High Court Drifters

A High Court battle is set to take place over ownership of the name of The Drifters.

The Treadwell family, which musically and legally controls the band that had hits with “Under The Boardwalk,” “On Broadway,” “Save The Last Dance For Me” and “There Goes My Baby,” is accusing four musicians, the group’s former British tour manager Philip Luderman and their former agent Mark Lundquist of passing off a U.K. group as the real thing.

The Treadwells want London’s High Court to rule that the defendants are not entitled to use the name The Drifters and that they must stop operating two Web sites passing themselves off and recording as The Drifters.

U.K. newspapers quoted Tina Treadwell – daughter of the late Drifters founder George Treadwell and his wife Faye – saying, “It is my goal to rid the marketplace of all the warring factions of The Drifters so there is just one group that the fans can depend on. When something is wonderful you always have people who will copy it.”

Between 1954 and 1967, The Drifters were managed by George Treadwell, a music svengali, who had complete artistic control over the band.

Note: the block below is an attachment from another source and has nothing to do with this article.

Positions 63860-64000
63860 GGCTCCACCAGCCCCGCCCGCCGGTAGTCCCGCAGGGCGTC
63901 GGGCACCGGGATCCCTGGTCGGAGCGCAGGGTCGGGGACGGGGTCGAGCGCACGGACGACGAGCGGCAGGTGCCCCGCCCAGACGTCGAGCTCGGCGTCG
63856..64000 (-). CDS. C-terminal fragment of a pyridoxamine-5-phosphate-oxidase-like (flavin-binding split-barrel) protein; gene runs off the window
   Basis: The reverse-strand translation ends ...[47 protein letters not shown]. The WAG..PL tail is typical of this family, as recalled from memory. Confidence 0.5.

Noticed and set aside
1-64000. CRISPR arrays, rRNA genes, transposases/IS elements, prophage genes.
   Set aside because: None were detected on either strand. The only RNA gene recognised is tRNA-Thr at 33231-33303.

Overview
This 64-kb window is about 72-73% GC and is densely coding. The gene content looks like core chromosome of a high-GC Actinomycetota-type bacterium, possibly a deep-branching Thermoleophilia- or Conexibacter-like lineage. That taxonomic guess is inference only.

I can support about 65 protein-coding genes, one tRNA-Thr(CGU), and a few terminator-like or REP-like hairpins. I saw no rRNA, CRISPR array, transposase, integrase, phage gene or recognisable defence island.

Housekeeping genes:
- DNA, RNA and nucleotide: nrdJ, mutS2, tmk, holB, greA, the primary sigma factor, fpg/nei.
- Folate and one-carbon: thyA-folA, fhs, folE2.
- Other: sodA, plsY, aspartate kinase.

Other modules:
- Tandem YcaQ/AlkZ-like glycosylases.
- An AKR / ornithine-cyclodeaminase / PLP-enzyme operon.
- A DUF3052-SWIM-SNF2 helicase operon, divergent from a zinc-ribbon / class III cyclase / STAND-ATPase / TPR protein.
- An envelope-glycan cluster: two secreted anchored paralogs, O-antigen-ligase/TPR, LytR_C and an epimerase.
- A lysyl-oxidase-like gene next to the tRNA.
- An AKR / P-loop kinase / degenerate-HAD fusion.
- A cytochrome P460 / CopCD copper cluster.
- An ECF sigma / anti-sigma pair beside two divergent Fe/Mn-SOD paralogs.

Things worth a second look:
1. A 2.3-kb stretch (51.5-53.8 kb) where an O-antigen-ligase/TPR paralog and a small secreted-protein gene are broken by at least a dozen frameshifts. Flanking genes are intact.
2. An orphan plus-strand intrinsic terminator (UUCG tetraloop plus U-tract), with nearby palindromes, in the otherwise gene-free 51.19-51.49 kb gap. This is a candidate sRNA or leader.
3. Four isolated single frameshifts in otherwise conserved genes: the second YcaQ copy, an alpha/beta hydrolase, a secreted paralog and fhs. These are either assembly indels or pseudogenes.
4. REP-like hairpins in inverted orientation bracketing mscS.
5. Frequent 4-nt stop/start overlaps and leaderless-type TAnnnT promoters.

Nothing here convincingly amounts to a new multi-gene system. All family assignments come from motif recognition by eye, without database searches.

He hired and fired all the singers in the group, including all four in one lineup in one night in the 1950s.

Following George’s death in 1967, all rights in the business passed to his wife Faye, who brought the group to the U.K. for their first tour.

With the help of British songwriters such as Roger Cooke, Roger Greenaway and Tony Macauley, they enjoyed a new lease of chart success with hits including “Like Sister And Brother,” “Kissing In The Back Row of The Movies,” “There Goes My First Love,” “You’re More Than A Number In My Little Red Book” and “Saturday Night At The Movies.”

— John Gammon